On the brink of SoMething special?


NHS Social Media is at a crucial point in its development and maturity, not dissimilar to the adoption around 20 years ago of the web itself by NHS organisations, both at national level and amongst frontline organisation and their staff delivering on the ground.

It has matured from being a new-fangled concept, through a bleeding-edge set of tools and approaches, to a point where most NHS organisations now realise:

  • it is increasingly the arena of choice and activity for growing numbers of patients, families, staff and stakeholders;
  • the NHS really needs to up its game and begin to use it properly;
  • if used properly it could deliver real value to the NHS itself as well as the people working in it and the individuals it exists to serve; and
  • it isn’t going to go away.

Report CoverOur Report is intended to help the NHS move beyond the brink, fully embrace the Social Media stealth revolution and reap the benefits for staff, patients, service users and their families.  Thanks to great support from NHS Providers, you can download a copy for FREE.

Like the early days of the web, and associated false dawns and fashions such as the first attempts at “e-government” in the early 1990s, the initial commercial approach into the NHS of business-related social media was led and delivered mainly by technology-focussed or traditional consulting and PR firms.  This has often led to attempts to sell into the NHS approaches and solutions that are heavily concentrated on specific channels, ‘technology-for-technology’s sake’ projects or in some cases simply repackaged traditional communications, management and PR consultancy sales and services with a tacked-on social media sprinkling and an unhealthy dose of overcomplicated fancy jargon designed to mystify.

There has also been a danger for centrally-managed ‘social media’ activities or initiatives to take place within frontline NHS organisations as standalone activities, not fully embedded in core priorities such as listening, engagement or service improvement.

Meanwhile, however, something remarkable has been building out on the NHS frontline and in the homes and lives of thousands of individual members of staff, young leaders, middle management, patients and their families.  These thousands-strong individuals have been joined by a growing cadre of visionary Chief Executives and senior management.  Rather than wait for their organisations to catch up, these individuals have begun to embrace and promote social media, using it to help with the day to day challenges they face and the basic human instinct they possess to connect with and support each other.  In some cases, it has led to truly remarkable transformations in engagement and communication between the NHS and its users.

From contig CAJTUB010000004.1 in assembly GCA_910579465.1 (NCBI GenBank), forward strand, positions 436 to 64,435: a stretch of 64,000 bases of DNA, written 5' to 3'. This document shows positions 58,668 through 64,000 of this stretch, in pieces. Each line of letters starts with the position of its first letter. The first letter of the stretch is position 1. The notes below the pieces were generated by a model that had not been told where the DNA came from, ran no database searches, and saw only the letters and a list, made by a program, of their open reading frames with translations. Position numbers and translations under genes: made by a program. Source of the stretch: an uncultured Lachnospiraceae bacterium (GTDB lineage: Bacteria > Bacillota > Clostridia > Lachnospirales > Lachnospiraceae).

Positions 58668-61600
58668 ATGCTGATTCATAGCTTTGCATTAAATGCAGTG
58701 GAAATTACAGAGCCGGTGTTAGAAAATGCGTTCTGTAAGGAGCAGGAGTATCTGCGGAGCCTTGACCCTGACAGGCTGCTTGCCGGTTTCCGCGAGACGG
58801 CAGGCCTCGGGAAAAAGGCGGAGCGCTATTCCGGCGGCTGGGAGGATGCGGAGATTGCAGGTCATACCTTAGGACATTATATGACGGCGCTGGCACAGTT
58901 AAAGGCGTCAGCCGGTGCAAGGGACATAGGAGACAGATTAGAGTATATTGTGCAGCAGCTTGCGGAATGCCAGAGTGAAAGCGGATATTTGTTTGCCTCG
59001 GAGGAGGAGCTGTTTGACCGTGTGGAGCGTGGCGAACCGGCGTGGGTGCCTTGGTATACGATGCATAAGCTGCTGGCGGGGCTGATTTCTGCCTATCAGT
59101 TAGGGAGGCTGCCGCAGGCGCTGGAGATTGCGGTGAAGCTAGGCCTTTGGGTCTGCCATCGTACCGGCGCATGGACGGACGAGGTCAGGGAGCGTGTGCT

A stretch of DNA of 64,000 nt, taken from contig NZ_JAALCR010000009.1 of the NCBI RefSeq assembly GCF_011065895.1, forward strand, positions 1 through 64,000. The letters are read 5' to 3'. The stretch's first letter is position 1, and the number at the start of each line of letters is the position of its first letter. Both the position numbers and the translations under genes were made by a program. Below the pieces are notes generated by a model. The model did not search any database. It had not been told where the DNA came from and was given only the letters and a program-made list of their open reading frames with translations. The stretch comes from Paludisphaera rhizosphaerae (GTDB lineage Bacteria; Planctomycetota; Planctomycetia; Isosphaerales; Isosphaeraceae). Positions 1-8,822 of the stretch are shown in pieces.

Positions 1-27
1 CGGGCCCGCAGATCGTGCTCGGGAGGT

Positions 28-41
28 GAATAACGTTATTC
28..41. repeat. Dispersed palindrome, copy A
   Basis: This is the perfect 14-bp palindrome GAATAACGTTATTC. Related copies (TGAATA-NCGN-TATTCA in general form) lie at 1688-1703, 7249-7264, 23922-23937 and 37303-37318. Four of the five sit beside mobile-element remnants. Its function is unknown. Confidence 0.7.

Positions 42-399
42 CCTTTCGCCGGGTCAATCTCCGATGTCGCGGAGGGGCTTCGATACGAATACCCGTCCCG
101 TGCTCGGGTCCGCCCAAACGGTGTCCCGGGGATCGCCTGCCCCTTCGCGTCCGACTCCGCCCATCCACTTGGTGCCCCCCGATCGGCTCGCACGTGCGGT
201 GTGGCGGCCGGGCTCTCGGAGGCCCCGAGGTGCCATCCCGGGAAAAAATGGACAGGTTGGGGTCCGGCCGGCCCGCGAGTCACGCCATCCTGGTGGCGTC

Their combination of determination, ingenuity, passion, mutual support and sometimes sheer bloody-mindedness has been a stealth revolution whose day is about to come.   This stealth revolution may not have been televised.  But it has been tweeted, re-tweeted, favourited, liked, followed, tagged, poked, shared, webcast, thunder-clapped and crowdsourced.

Won’t allow us to access social media through the organisation’s IT infrastructure?  We’ll use our own devices.  Don’t see the benefit of using social media during work-time?  We’ll use it during our breaks and home time.  Doesn’t fit with our inflexible website and jealously-guarded web policy?  We’ll ignore the web and go straight into the hands of our stakeholders and users through social media and their mobile devices. Say it can’t be done?  We’ll find thousands of others who are actually doing it.  Stay in a safe comfort zone?  We’ll go out on a limb and gamble on something revolutionary, innovative and new.

This maturing process has yet to fully run its course but, thankfully, there are increasing signs that the NHS is finally ready to step up to the mark and bring social media into mainstream core business operations, delivering real value and improvement across activities such as listening, engagement, improvement and collaborative innovation.    It also appears that the stealth revolution increasingly is beginning to be embraced by mainstream leadership and frontline across the NHS.

However the bulk of the mainstream NHS still doesn’t yet know how to truly embrace and exploit social media and in some cases remains suspicious that it could be simply another fad.  As a result, the NHS has found itself teetering stubbornly on the brink of something special.

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